Materials and Methods

The study protocols were approved by the Ethical Committee of Yazd University of Medical Sciences, Yazd, Iran. Each participant signed her written consent and ethical statements. Thirty-one OC patients referred to the Yazd infertility clinic, Iran, who underwent abdominal surgery between 2002 and 2014, were enrolled in this case controlled study to evaluate the expression levels of miRNA146a, miRNA155, miRNA373 compared to the healthy control group. A total histopathological examination was performed in all cases, which assured accurate tumor staging. OC patients’ clinical data was obtained from medical records and follow-up of all subjects done in the Yazd infertility clinic, Iran. The healthy control group consisted of 28 female subjects, who had been referred to the Yazd blood transfusion center, Yazd, Iran, without any neoplasmic diseases, participated in this study. In following, 5 ml of baseline blood samples were drawn in EDTA before the administration of chemotherapy or radiotherapy. The blood specimens were centrifuged (12000 g for 15 minutes at 4°C) within 1 h of venipuncture and stored at 70°C until use. The number of samples in the control group was similar to that in the OC group.

MicroRNA analysis

RNA was isolated from serum using the manual Trizol reagent. In this method, 750 μl of TRIZOL Reagent (Reagent AMBION) was poured into a fresh tube and 750-μl of serum added to the TRIZOL reagent. An insufficient amount of TRIZOL Reagent can lead to DNA contamination of the extracted RNA. The vortex mixer was then used for 15 s to permit the complete dissociation of nucleoprotein complexes. The homogenized mixture was incubated at room temperature (RT) for 10 min. and μl of 200 chloroform was added and shacked. The samples were centrifuged at 12,000 × g for 20 min. at 4°C. Following centrifugation, the mixture separated into three phases, of which the upper aqueous phase was transferred to a fresh tube (RNA present entirely in the aqueous phase). RNA precipitated by mixing with isopropyl alcohol (Merck, Germany) (the precipitated RNA, formed a gel-like pellet). Then the mixture was incubated in RT for 15 min. and centrifuged (12000 × g, at 4°C, 15 min.). Next, the RNA pellet was washed with 75% ethanol. Then the specimens were mixed by vortexing and centrifuged (12000 × g, at 4°C, 8 min). All leftover ethanol was removed. RNA pellets were air-dried and dissolved in deionized water.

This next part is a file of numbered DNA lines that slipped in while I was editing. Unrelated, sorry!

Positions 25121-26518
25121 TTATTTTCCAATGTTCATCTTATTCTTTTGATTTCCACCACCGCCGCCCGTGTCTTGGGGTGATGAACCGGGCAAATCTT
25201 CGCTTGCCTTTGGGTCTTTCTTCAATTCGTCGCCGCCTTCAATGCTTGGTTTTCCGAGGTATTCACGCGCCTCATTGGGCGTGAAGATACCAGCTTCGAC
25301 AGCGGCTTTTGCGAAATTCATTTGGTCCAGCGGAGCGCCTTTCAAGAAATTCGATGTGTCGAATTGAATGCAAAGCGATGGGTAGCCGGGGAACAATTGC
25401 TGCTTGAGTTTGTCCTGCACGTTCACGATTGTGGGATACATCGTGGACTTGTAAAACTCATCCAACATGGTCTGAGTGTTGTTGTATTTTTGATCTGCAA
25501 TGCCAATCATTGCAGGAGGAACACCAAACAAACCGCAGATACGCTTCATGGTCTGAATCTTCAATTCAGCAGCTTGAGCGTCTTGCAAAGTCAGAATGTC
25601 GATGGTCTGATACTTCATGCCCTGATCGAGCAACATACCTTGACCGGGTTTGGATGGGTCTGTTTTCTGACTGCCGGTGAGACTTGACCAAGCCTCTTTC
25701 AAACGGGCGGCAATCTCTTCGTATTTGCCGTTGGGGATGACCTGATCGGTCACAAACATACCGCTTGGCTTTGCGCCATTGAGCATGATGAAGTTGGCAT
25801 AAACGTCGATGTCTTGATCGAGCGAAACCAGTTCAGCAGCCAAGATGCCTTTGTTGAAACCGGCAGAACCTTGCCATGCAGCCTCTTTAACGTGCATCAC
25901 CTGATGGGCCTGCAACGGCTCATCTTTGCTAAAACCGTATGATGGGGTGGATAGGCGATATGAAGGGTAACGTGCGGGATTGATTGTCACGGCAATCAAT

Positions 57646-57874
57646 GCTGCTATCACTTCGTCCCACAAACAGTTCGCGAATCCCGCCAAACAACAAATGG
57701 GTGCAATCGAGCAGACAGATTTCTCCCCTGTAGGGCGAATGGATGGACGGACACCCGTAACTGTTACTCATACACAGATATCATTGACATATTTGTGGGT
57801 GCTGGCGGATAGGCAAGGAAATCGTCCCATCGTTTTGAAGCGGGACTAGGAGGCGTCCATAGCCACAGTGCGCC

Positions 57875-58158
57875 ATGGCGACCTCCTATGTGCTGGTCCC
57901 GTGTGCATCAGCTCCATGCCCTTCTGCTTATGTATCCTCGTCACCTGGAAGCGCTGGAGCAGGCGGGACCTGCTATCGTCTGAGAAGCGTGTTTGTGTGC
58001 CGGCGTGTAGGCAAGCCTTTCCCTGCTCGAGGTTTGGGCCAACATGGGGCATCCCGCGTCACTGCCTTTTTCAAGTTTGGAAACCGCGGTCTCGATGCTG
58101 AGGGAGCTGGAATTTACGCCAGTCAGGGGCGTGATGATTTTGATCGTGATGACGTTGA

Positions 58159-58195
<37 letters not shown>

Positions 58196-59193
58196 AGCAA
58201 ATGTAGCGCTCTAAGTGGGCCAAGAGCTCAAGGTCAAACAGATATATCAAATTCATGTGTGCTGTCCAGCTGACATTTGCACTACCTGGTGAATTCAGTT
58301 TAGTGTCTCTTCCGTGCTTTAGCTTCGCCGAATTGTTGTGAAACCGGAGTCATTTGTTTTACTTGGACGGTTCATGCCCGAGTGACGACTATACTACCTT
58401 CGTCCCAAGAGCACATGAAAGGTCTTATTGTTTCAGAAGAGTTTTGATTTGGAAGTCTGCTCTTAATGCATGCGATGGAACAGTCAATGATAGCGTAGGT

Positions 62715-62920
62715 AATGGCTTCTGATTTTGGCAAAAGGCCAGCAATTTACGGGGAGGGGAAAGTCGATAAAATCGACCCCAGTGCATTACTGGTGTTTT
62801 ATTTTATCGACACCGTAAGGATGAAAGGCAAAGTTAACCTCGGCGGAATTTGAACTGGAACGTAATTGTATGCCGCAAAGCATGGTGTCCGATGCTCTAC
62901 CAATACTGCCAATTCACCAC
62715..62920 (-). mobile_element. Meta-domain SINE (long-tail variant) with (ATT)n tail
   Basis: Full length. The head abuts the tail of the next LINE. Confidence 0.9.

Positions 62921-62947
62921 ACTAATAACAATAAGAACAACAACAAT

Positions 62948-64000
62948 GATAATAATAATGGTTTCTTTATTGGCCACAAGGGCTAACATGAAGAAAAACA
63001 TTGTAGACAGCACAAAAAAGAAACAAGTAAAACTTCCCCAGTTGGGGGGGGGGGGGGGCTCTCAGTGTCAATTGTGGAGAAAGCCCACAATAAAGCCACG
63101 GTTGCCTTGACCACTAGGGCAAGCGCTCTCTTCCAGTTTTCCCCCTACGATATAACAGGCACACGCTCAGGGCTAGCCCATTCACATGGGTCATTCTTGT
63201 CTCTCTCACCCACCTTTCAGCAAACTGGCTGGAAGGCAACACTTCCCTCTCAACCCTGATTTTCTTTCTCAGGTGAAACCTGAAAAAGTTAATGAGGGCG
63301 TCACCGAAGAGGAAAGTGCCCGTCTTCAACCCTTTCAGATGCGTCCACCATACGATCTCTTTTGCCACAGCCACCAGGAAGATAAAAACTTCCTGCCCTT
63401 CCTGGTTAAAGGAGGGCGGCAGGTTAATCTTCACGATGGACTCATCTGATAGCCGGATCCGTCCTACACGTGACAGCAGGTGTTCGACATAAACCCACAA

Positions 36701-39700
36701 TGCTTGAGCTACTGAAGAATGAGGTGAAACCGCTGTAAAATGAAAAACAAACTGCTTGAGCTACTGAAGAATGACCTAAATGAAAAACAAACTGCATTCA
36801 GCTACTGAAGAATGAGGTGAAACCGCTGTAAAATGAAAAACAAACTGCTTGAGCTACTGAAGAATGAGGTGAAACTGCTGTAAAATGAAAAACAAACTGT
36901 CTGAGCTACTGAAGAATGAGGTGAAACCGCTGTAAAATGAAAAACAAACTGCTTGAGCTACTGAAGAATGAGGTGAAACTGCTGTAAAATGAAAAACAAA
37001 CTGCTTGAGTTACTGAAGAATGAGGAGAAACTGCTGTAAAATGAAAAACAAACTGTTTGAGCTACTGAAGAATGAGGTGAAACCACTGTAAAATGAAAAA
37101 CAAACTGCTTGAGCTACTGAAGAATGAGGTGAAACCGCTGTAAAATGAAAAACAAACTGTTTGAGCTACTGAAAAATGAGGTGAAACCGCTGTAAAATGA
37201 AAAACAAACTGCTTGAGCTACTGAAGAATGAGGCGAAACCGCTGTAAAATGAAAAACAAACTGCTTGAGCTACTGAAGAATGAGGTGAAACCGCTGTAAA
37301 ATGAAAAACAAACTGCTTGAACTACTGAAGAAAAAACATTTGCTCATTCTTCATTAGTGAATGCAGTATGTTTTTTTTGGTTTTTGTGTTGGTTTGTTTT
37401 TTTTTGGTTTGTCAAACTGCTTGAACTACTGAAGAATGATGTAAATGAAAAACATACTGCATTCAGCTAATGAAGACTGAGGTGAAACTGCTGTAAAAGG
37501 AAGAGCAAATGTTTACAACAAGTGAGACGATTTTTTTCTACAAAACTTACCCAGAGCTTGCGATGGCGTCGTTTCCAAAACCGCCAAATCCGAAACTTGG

Then, ng 30 of total RNA was reverse-transcribed using the RNA cDNA synthesis kit as prescribed in the protocol guidelines (EURX, South Korea,) using a VERITI device (Applied biosystem-2209294500). The primer sequences of miRNA-146-a, miRNA-155, and miRNA-373 for cDNA synthesis (Table 1).